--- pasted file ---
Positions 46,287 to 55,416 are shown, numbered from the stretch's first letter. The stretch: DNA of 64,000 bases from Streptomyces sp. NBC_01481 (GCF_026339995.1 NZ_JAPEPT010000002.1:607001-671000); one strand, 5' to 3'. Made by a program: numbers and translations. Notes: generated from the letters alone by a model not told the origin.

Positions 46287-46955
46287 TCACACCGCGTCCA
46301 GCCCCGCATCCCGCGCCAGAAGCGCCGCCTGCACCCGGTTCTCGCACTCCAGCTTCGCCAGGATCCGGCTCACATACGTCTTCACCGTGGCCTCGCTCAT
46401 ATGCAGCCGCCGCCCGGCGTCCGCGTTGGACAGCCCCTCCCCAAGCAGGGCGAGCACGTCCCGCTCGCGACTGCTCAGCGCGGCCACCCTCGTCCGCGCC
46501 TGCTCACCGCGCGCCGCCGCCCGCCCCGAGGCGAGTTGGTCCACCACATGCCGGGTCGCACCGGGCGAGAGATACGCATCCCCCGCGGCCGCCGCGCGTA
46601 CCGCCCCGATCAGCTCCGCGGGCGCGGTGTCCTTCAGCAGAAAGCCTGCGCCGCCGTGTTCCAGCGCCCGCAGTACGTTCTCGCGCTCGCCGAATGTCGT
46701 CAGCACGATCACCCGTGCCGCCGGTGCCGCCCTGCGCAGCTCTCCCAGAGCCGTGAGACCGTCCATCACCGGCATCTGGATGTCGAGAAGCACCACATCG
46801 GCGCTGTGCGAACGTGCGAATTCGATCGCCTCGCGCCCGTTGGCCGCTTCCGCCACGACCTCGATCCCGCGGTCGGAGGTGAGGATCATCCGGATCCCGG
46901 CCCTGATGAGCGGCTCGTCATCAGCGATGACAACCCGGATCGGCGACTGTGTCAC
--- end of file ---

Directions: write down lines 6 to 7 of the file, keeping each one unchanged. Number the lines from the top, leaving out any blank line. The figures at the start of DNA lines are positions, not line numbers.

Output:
46501 TGCTCACCGCGCGCCGCCGCCCGCCCCGAGGCGAGTTGGTCCACCACATGCCGGGTCGCACCGGGCGAGAGATACGCATCCCCCGCGGCCGCCGCGCGTA
46601 CCGCCCCGATCAGCTCCGCGGGCGCGGTGTCCTTCAGCAGAAAGCCTGCGCCGCCGTGTTCCAGCGCCCGCAGTACGTTCTCGCGCTCGCCGAATGTCGT